Adventures of a 42 Year-Old Rookie Ski Instructor

dave belin ski instructor eldora

Photo courtesy Elizabeth Miller, Boulder Weekly.

Today’s post comes from Brave Ski Dad Dave Belin. Dave not only skis with his family, but also is an instructor at Eldora Mountain Resort (and helped me with a post about Eldora!). 

Portions of this post were originally published at The Boulder Weekly

Thanks Dave!

Adventures of a 42 Year-Old Rookie Ski Instructor

brave ski mom logoIt was a cold and very windy President’s Day Monday. I was huddled up against the elements with a group of ski instructors at Eldora Mountain Resort. A  rookie ski instructor, I was hired  to teach skiing at the beginning of the season, but I was at the bottom of the seniority ranking. So far, I hadn’t taught many lessons and I had no reason to  anticipate getting a lesson today. But it was so cold and windy that no one else at lineup stepped forward to teach.

Frustrated at the lack of volunteers, the ski school supervisor checked the Hours List to see who was on the bottom rung of the ladder.  Of course, he called my name, though I could barely hear him over the noise of the wind. I headed to the Children’s Center, head bowed against the blustery breeze, thinking, “Why am I doing this?”

Let me back up a little: I am 42 years old with a wife and two elementary school age sons. I have a full-time job, serve on two local boards, and, like any other dad, have a long “honey-do” list. I don’t exactly have a ton of free time. So why exactly did I want to spend my weekends teaching, rather than sleeping in or  skiing with my family? Even I wasn’t really sure why.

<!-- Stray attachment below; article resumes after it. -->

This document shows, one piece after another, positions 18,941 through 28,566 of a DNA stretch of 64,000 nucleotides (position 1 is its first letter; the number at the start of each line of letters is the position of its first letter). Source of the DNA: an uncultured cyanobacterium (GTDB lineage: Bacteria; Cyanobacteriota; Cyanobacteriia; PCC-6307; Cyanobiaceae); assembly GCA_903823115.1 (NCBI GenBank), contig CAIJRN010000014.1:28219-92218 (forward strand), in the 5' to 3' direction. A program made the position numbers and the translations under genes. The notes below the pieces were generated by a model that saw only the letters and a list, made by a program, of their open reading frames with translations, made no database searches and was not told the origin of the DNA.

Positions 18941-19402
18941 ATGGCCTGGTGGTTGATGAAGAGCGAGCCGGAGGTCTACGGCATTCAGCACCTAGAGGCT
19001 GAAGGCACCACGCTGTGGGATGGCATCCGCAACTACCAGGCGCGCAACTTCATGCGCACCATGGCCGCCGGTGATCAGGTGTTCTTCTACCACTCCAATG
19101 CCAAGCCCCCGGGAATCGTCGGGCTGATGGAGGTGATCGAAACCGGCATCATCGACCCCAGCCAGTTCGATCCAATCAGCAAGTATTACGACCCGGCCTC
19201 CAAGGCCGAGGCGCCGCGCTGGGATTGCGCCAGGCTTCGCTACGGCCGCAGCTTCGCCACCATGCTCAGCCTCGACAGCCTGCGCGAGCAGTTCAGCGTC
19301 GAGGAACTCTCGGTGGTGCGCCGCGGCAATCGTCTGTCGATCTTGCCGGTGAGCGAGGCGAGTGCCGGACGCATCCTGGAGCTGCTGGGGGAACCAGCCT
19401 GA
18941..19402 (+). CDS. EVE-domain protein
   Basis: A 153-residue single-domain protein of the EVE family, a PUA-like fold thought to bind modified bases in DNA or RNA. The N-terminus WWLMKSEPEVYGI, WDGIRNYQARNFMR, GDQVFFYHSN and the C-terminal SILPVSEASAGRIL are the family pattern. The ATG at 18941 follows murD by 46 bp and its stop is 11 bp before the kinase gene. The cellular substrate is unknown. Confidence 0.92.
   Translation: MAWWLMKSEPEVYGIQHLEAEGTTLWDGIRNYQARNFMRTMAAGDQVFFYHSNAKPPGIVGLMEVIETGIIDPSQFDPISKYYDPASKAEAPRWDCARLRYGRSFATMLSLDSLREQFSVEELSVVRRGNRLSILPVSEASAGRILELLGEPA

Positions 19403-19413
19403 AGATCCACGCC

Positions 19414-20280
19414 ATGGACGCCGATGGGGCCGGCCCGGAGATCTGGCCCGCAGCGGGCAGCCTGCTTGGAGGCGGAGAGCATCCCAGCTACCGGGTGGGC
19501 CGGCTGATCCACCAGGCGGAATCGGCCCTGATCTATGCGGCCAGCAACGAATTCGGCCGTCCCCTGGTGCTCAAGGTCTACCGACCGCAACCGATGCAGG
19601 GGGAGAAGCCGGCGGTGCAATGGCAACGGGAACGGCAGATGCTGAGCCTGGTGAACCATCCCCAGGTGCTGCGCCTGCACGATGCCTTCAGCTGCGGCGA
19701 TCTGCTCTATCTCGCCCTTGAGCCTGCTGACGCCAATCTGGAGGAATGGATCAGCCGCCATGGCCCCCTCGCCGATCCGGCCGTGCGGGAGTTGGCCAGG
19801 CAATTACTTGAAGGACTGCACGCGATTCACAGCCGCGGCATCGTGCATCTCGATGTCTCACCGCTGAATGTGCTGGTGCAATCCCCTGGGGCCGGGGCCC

A Turning Point

dave belin eldora ski instructor

Photo courtesy Elizabeth Miller, Boulder Weekly

That day, however, ended up being a turning point in my season. Despite the strong winds, the kids’ group lesson I taught ended up great. The weather was actually sunny along with the wind, so it wasn’t too bad once we got going. I don’t remember a lot of the specifics of that particular lesson other than being hyper-focused on keeping the kids together and in my sights.

It seemed like a lot of my mental energy was consumed by counting and re-counting pink- and purple-clad girls, and boys in blue and black, every time we boarded the lifts and skied the runs. The rest of my attention was focused on trying to remember all the procedures and timing of the lesson progression.

At the end of the day, I remember the sense of satisfaction and calm that I felt walking through the parking lot back to my car, knowing that I had tried something new and had done admirably well at it.  I was surprised at how much energy, both physical and mental, that first lesson took; that night, I slept better than I had in a long time.

From Rookie to Regular

I must have done something right on that windy day, because after that I was assigned to teach at the Children’s Center every weekend until the end of the season. While the Children’s Center can seem like a chaotic place to the uninitiated, I soon became accustomed to the pace and energy of the Center: the welcoming of the kids (and parents) in the mornings, getting kids organized for the day, making sure helmets, mittens, and boots fit, the morning spent on the snow, and so on.